The positive momentum continues. Today, in Westphal v. City of St. Petersburg, et al. , the Supreme Court found another outrageous Republican statute, section 440.15(2), Florida Statutes (2009), unconstitutional.

FloatI remember the night, in 1964, that a young Cassius Clay defeated world champion Sonny Liston at the Miami Beach Convention Center. I waited anxiously by the radio for a report of the outcome. He was expected to be eaten alive by the big bad bear Liston and become a footnote in the history books. I was more relieved that he wasn’t hurt than excited about the victory. The next day Cassius Clay became Muhammad Ali, and the rest is much, much more than a footnote in the history books.

While his ring exploits are legendary — Olympic Gold Medal, the Thrilla in Manila, dismantling George Foreman in 8 rounds in Zaire, Africa in the fight known as The Rumble in the Jungle — his greatness came from the character he demonstrated both in the ring and out. In refusing to participate in an unconscionable conflict — the United States never formally declared war in the so-called Vietnam War — in defiance of White Establishment America, he was stripped of his world title, barred from fighting for three and a half years during the prime of his physical prowess, and convicted of draft evasion and sentenced to five years in prison. Instead of complaining, he fought the conviction all the way to the United States Supreme Court and had it reversed by an 8-0 vote.

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scales of justiceOn April 28, 2016, the Florida Supreme Court, in Castellanos v. Next Door Company, righted a wrong thirteen years in the making. The court decided that the due process edicts embodied in the Federal and Florida constitutions mandate that judges who decide workers’ compensation cases be allowed to award reasonable attorney’s fees to claimants attorneys. (Pre-Castellanos, judges of workers’ compensation claims (JCC) were prohibited from awarding reasonable fees.)
Not surprisingly, the right-wing propaganda machine quickly went on the attack. This morning I awoke to an article, Workers-comp rates could jump in Florida, published in my local newspaper, the Miami Herald, containing some of the falsehoods we can expect to hear. I sent an email to the author of the article addressing the biggest of those falsehoods.
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Dear Mr. Saunders:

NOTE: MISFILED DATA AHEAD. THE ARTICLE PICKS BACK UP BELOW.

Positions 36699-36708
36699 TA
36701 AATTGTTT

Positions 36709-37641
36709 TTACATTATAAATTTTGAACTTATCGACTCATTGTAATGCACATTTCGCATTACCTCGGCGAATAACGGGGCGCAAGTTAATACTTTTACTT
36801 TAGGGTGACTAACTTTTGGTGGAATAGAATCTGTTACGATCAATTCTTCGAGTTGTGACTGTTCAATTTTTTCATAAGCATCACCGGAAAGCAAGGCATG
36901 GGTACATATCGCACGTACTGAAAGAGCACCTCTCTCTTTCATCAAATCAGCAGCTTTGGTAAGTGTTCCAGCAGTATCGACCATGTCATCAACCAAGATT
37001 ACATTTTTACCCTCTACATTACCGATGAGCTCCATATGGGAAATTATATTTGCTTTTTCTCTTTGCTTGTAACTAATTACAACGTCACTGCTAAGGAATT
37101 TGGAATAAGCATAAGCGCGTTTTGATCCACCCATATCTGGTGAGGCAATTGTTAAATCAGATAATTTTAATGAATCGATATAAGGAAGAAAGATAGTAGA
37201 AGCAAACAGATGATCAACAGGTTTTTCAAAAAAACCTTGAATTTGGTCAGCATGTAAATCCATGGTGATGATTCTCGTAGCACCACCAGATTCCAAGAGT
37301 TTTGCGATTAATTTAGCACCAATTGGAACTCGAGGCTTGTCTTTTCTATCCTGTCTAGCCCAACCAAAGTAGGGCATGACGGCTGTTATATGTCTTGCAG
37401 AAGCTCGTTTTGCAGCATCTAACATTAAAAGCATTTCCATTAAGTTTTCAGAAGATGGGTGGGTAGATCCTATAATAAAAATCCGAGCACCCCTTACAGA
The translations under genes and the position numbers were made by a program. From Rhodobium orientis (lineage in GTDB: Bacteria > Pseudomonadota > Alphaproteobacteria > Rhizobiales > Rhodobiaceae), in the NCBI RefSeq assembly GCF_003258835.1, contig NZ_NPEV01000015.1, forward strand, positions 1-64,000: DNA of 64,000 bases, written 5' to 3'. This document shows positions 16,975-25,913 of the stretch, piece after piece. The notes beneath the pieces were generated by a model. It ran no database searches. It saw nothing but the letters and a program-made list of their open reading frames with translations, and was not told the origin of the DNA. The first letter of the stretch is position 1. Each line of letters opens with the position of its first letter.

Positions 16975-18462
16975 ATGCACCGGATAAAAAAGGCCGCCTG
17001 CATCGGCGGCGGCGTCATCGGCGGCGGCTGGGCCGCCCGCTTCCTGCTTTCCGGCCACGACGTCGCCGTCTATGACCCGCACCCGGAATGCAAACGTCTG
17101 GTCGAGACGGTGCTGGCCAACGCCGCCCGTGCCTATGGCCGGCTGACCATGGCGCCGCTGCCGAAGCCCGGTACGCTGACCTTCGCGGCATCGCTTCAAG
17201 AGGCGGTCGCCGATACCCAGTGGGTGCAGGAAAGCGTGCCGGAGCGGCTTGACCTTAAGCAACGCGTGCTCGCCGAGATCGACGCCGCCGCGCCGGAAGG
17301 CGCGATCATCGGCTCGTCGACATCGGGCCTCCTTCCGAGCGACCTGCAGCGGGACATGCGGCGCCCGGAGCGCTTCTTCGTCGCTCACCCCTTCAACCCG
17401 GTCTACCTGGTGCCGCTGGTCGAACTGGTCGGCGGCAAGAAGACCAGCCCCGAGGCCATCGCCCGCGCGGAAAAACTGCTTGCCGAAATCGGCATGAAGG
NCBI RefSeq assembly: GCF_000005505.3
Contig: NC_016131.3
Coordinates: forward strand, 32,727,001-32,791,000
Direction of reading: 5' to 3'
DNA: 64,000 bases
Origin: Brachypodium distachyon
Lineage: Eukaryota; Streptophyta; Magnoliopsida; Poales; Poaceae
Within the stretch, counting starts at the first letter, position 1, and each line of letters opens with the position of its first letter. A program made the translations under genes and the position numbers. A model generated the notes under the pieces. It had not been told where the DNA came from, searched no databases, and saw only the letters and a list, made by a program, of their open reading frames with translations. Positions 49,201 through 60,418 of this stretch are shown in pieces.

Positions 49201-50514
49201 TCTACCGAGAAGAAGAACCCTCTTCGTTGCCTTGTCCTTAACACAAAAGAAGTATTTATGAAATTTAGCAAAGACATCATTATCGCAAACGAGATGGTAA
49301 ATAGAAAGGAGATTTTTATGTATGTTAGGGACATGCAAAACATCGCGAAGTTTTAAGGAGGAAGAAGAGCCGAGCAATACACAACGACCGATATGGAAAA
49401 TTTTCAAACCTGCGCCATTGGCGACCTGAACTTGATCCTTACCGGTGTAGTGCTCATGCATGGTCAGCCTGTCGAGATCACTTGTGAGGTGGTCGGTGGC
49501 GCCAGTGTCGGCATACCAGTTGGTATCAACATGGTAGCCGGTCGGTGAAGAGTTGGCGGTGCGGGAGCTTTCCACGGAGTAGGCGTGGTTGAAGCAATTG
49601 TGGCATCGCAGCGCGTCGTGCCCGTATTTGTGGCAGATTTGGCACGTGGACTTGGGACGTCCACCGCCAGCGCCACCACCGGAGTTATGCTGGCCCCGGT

This morning I read your article of the above title in the Miami Herald. I feel the need to respond to a quote in the article from Associated Industries CEO Tom Feeney, the highly controversial right-wing Republican partisan notorious for his role in the 2000 presidential election fiasco. According to Feeney, the Supreme Court’s opinion permits “unbridled hourly rate attorney fees.” This is complete and utter hogwash. If you read the subject opinion, Castellanos v. Next Door Company, and the workers’ compensation attorney’s fee statute (F.S. 440.34), you will see that the hourly attorney fee rate will be anything but “unbridled” as a result of the Castellanos decision.

IMG_2410The legal principle of respondent superior makes employers liable in civil damages for the negligence of their employees.

The typical large-scale construction project is manned by workers employed by many different companies. However, the theories of vertical and horizontal immunity contained in Florida Statute Sections 440.10(1)(b)&(e) exempt construction site employers from respondent superior liability for worker on worker accidents.*

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scales of justice.jpgOver the years, but especially since 1998, it has gotten progressively more difficult for workers injured on the job to be fairly compensated under Florida’s workers’ compensation system.  Republican governors (Jeb Bush, Charlie Crist, Rick Scott) backed by Republican-dominated legislatures have made every effort to limit and eliminate workers’ rights. Occasionally, the First District Court of Appeal and the Florida Supreme Court will throw workers a bone, but even they cannot fully contend with the overwhelming onslaught from the executive and legislative branches.

Examples of this point:

Two different types of wage loss benefits are available under Florida’s workers’ compensation system. See Florida Statute 440.15. The line of demarcation between the two is maximum medical improvement (MMI).

“Date of maximum medical improvement” means the date after which further recovery from, or lasting improvement to, an injury or disease can no longer reasonably be anticipated, based upon reasonable medical probability. 440.02(10)